Ever since the 1920s, getting a tan has been highly fashionable in many Western cultures. Despite the growing mountain of evidence regarding the dangers, many (mainly young) people continue to use solariums as a way to attain what is often seen as a “healthy tan.” However, the evidence just keeps piling up with two new studies out of Australia, home of the “bronzed Aussie,” showing that using a solarium significantly raises ones chances of being diagnosed with skin cancer and that the risks increase as the age of solarium use decreases.
A study by a team of Australian researchers led by Dr. Anne Cust of the School of Population Health at the University of Melbourne looked at age differences in the risk of skin cancer associated with solariums.
“Our findings indicate that solarium use causes around three quarters of melanomas occurring in people 18-29 years of age who have used a solarium, and the risk of being diagnosed with skin cancer doubles if first exposure to solariums happens before the age of 20,” Dr Cust says. “We estimate that a large proportion – over 16 per cent – of melanoma cases in young people could be prevented in Australia by avoiding solarium exposure.”
As well as revealing that the earlier someone first uses a solarium is associated with greater risk of melanoma, the study also revealed risk increased with cumulative use of solariums. While the figures are alarming for Australians, Dr. Cust stresses that the overall picture is likely to be even worse elsewhere in the world.
“Since Australia is reported to have the lowest frequency of solarium use of developed countries, the proportion of all cases of early-onset melanoma attributable to solarium use is almost certainly higher in other developed countries.”
A second study out of the University of Sydney backs up these findings, with results showing study participants aged 18 – 39 who had used a sun bed were 41 percent more likely to develop a melanoma than those who hadn’t. They also found that it took only ten sessions in a solarium over the course of their lifetime to double the risk of developing this deadly form of skin cancer if they began using them before 20 years of age.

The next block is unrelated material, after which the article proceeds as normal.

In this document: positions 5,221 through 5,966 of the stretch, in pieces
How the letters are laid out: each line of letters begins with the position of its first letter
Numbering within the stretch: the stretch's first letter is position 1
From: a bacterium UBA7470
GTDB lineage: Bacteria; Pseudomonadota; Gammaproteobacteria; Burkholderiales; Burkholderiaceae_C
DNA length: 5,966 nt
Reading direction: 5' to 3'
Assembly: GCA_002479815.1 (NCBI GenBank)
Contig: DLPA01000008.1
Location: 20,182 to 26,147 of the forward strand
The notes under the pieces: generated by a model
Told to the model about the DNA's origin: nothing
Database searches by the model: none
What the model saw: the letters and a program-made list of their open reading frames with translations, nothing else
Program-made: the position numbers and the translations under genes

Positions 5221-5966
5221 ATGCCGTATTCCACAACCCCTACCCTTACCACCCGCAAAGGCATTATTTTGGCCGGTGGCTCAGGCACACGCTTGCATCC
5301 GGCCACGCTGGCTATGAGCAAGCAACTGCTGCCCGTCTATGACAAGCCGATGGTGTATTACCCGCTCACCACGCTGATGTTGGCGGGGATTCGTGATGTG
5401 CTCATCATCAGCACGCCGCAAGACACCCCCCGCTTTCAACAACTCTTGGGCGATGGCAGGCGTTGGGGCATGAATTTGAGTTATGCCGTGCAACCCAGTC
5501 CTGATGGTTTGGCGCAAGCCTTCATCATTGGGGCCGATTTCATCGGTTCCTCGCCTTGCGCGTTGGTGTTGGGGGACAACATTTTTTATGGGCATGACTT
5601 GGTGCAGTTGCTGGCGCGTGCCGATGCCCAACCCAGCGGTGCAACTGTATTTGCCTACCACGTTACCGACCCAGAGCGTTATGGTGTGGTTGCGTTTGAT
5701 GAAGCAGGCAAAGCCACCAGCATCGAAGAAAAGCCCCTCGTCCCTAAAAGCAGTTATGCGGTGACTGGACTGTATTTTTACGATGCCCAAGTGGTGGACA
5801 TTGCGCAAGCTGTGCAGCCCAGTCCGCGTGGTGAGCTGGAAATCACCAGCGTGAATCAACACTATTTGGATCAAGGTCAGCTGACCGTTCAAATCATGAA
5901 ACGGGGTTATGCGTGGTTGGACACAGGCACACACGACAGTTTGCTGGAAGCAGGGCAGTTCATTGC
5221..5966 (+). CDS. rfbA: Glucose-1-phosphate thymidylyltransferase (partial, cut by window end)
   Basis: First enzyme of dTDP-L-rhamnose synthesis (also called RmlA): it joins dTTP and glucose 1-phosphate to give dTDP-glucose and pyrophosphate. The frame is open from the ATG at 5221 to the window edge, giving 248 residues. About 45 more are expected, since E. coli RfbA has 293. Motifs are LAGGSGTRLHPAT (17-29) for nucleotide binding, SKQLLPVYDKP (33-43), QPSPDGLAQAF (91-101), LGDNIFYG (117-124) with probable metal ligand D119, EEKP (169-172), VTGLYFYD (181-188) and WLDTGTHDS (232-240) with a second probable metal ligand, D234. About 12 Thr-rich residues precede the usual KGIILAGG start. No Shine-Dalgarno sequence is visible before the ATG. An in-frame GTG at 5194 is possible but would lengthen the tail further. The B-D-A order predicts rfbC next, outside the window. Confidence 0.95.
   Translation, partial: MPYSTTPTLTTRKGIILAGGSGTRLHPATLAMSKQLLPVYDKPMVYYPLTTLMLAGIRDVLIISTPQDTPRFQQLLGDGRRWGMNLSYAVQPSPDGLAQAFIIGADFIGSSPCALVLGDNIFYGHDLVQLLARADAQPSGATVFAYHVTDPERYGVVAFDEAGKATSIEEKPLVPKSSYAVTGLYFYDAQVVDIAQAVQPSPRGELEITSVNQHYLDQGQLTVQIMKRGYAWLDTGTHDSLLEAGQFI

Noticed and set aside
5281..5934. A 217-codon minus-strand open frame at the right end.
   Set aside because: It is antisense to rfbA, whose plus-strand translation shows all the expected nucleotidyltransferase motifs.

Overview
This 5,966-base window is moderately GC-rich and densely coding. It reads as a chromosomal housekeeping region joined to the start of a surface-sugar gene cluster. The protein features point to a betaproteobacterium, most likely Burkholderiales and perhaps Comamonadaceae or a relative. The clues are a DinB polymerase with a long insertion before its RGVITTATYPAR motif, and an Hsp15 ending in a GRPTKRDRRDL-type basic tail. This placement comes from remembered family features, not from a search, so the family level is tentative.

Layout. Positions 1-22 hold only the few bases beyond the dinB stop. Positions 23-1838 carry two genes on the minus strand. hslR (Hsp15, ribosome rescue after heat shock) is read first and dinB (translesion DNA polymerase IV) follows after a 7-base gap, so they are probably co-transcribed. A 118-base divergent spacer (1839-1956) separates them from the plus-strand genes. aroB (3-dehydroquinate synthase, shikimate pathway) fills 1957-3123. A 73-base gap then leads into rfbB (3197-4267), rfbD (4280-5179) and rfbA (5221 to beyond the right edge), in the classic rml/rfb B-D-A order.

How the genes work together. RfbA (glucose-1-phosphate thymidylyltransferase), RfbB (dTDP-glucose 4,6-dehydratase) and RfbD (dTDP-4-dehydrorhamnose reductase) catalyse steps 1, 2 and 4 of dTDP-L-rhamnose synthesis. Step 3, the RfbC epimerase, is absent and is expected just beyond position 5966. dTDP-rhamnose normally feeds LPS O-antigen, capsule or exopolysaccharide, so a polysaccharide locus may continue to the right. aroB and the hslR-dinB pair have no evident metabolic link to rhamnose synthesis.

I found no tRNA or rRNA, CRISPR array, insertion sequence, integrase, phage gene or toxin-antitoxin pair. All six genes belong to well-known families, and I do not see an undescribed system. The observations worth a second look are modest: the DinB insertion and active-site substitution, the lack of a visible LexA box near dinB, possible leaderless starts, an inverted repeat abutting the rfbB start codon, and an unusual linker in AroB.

If detected early enough the recovery rate for melanoma is close to 100 percent. However, late detection, when the melanoma is more than three millimeters deep, has only a 59 per cent survival rate. With the rate of melanoma cases worldwide increasing faster than any other cancer there is growing demand for early detection instruments.
Australian company, CSIRO Biotech Imaging, has developed a digital mole monitoring and analysis system called ‘SolarScan’. The system can be easily used in medical clinics as a diagnostic aid in detecting melanoma. By using an image of the patient’s lesion, the Image Analysis software can obtain vital indicators of melanoma. From an image of a patient's skin lesion, the Image Analysis software extracts and measures features considered by experts to be important indicators of melanoma.
Researchers at John Hopkins University have also developed a prototype non-invasive infrared scanning system that works by looking for the tiny temperature difference between healthy tissue and a growing tumor. Meanwhile, scientists at Washington University in St. Louis have developed an imaging technique that accurately defines the melanomas boundaries to guide surgeons in removing it.
However, none of these systems can prevent melanoma – only detect it. So while a little time in the sun is not a bad thing, as UV light is also important for your body's production of vitamin D, it might be worth considering a spray tan if you’re desperate to get a tan. Not only won’t it increase your chances of skin cancer – it won’t cause premature aging of the skin either.
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